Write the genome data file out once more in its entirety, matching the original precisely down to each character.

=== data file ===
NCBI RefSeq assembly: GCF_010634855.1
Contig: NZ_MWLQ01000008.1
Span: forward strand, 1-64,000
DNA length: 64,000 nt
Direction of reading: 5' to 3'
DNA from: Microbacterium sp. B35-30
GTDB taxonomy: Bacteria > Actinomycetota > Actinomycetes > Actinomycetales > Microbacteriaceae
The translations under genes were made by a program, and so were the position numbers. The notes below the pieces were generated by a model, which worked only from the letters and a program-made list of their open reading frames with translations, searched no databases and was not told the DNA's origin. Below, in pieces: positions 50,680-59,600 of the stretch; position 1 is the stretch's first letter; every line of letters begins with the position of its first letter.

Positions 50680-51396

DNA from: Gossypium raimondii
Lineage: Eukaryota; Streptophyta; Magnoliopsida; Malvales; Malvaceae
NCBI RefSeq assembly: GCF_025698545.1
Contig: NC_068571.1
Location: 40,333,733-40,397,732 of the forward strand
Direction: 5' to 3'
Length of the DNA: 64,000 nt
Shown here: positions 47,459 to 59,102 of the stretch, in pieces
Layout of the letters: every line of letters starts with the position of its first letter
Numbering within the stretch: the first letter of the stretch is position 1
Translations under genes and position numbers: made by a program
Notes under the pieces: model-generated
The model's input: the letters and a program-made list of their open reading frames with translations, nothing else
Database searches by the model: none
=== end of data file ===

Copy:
NCBI RefSeq assembly: GCF_010634855.1
Contig: NZ_MWLQ01000008.1
Span: forward strand, 1-64,000
DNA length: 64,000 nt
Direction of reading: 5' to 3'
DNA from: Microbacterium sp. B35-30
GTDB taxonomy: Bacteria > Actinomycetota > Actinomycetes > Actinomycetales > Microbacteriaceae
The translations under genes were made by a program, and so were the position numbers. The notes below the pieces were generated by a model, which worked only from the letters and a program-made list of their open reading frames with translations, searched no databases and was not told the DNA's origin. Below, in pieces: positions 50,680-59,600 of the stretch; position 1 is the stretch's first letter; every line of letters begins with the position of its first letter.

Positions 50680-51396

DNA from: Gossypium raimondii
Lineage: Eukaryota; Streptophyta; Magnoliopsida; Malvales; Malvaceae
NCBI RefSeq assembly: GCF_025698545.1
Contig: NC_068571.1
Location: 40,333,733-40,397,732 of the forward strand
Direction: 5' to 3'
Length of the DNA: 64,000 nt
Shown here: positions 47,459 to 59,102 of the stretch, in pieces
Layout of the letters: every line of letters starts with the position of its first letter
Numbering within the stretch: the first letter of the stretch is position 1
Translations under genes and position numbers: made by a program
Notes under the pieces: model-generated
The model's input: the letters and a program-made list of their open reading frames with translations, nothing else
Database searches by the model: none